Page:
Nonsteroidal Anti-Inflammatory Drugs in the Treatment of Rheumatoid Arthritis

Abstract

Nonsteroidal anti-inflammatory drugs (NSAIDs) have had primacy for decades in the treatment of rheumatoid arthritis. Their palliative value is undisputed, but their lack of effect on the course of disease has led many to recommend early intervention with the so-called disease-controlling drugs. However, most such drugs are ineffective, and alternative long term symptomatic therapies have not proven safer or as effective as NSAIDs. Therefore NSAIDs will continue to be used for control of residual pain and inflammatory symptoms. All NSAIDs are equivalent in therapeutic efficacy. Therefore, differences in cost, frequency of administration (compliance and convenience) and frequency of serious adverse effects are important considerations in choice of drug. Upper gastrointestinal bleeding and impairment of renal function are the adverse effects of greatest concern. Unequivocal proof that any NSAID is significantly safer than another is lacking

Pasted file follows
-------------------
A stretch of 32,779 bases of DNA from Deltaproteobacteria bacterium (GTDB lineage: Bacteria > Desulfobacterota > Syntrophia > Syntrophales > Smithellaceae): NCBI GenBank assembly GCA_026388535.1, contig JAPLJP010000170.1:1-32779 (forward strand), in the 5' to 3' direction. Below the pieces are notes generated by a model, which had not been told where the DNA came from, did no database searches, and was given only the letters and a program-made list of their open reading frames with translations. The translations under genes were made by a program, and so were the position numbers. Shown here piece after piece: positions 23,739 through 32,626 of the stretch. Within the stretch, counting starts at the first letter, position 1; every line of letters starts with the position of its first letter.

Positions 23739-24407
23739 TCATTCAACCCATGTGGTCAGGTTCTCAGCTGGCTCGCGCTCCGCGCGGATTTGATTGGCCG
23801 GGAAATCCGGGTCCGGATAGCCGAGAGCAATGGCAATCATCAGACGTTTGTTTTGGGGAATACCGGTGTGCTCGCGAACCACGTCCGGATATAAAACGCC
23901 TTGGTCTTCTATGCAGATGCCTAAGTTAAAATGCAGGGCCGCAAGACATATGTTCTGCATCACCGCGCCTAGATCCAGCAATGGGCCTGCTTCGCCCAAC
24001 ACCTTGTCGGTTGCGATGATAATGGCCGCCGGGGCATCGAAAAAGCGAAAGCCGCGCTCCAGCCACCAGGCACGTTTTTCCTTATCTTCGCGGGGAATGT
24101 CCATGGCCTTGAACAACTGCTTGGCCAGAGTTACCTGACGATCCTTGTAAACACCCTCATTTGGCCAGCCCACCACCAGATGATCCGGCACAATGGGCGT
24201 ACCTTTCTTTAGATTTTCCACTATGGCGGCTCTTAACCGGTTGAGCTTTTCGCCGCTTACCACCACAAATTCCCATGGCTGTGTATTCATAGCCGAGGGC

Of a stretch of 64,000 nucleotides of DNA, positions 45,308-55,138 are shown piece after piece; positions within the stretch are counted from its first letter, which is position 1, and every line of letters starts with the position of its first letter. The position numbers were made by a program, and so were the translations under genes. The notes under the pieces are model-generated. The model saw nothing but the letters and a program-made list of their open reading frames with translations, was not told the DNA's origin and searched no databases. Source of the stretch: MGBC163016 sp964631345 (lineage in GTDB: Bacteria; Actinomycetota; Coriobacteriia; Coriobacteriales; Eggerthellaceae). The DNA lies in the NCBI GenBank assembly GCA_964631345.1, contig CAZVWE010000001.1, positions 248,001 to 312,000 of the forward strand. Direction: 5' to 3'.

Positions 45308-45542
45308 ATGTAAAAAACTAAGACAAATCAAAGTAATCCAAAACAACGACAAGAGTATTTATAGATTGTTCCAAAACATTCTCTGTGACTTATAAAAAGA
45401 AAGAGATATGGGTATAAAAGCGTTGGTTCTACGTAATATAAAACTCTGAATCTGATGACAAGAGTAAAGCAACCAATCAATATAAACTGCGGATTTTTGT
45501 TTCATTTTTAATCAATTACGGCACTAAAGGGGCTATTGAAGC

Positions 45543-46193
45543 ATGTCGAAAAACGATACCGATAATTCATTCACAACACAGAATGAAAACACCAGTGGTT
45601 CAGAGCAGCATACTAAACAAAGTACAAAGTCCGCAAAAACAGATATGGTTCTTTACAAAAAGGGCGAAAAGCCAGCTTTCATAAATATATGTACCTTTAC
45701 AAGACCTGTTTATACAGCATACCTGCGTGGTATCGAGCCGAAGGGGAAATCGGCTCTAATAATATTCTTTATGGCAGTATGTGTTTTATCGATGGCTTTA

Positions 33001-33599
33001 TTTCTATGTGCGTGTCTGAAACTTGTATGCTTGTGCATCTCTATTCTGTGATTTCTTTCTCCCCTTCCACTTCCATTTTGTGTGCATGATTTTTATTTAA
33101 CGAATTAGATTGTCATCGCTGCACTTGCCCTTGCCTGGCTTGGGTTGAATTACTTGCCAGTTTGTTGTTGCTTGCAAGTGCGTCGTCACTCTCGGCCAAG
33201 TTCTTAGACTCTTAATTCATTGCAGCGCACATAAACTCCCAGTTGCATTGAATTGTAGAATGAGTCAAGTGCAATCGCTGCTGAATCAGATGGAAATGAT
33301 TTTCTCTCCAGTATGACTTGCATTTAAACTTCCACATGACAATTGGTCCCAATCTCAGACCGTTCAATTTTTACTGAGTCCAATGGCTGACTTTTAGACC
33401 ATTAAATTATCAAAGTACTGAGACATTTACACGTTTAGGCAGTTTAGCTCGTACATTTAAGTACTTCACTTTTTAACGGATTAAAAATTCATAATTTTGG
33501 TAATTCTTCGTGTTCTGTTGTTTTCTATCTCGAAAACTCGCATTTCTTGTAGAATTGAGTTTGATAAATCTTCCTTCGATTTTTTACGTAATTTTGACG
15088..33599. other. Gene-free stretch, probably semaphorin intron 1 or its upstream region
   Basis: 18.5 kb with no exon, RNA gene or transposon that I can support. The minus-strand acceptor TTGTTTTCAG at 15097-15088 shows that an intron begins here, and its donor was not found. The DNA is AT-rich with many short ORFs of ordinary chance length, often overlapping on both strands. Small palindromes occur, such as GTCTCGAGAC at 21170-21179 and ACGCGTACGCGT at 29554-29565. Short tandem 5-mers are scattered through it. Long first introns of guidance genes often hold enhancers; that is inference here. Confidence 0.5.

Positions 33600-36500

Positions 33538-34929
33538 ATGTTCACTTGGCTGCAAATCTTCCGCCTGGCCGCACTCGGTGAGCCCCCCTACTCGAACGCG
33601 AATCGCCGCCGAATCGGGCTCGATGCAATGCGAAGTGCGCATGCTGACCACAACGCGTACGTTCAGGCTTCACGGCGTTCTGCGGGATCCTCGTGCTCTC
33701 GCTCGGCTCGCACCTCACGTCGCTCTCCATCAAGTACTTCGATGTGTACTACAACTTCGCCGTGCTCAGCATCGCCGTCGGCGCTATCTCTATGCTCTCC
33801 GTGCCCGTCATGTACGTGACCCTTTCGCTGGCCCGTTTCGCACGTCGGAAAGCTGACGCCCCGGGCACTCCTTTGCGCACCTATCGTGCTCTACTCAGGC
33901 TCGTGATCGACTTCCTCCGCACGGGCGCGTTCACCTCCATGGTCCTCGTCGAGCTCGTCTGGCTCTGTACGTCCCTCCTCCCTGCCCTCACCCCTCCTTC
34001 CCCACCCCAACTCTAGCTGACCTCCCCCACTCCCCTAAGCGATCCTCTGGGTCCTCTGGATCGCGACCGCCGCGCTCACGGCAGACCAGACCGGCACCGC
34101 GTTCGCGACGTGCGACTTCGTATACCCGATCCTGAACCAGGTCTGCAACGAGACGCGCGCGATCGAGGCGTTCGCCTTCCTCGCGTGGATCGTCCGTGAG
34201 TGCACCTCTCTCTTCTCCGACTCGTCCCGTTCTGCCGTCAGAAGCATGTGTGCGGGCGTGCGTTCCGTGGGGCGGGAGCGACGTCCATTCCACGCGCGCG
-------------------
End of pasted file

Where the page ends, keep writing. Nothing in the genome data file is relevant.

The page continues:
DOI: 10.1007/BF03259267

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Cite this paper

@article{Dickson2012NonsteroidalAD, title={Nonsteroidal Anti-Inflammatory Drugs in the Treatment of Rheumatoid Arthritis}, author={John F. Dickson and Dr Robert F. Willkens}, journal={Clinical Immunotherapeutics}, year={2012}, volume={2}, pages={185-191} }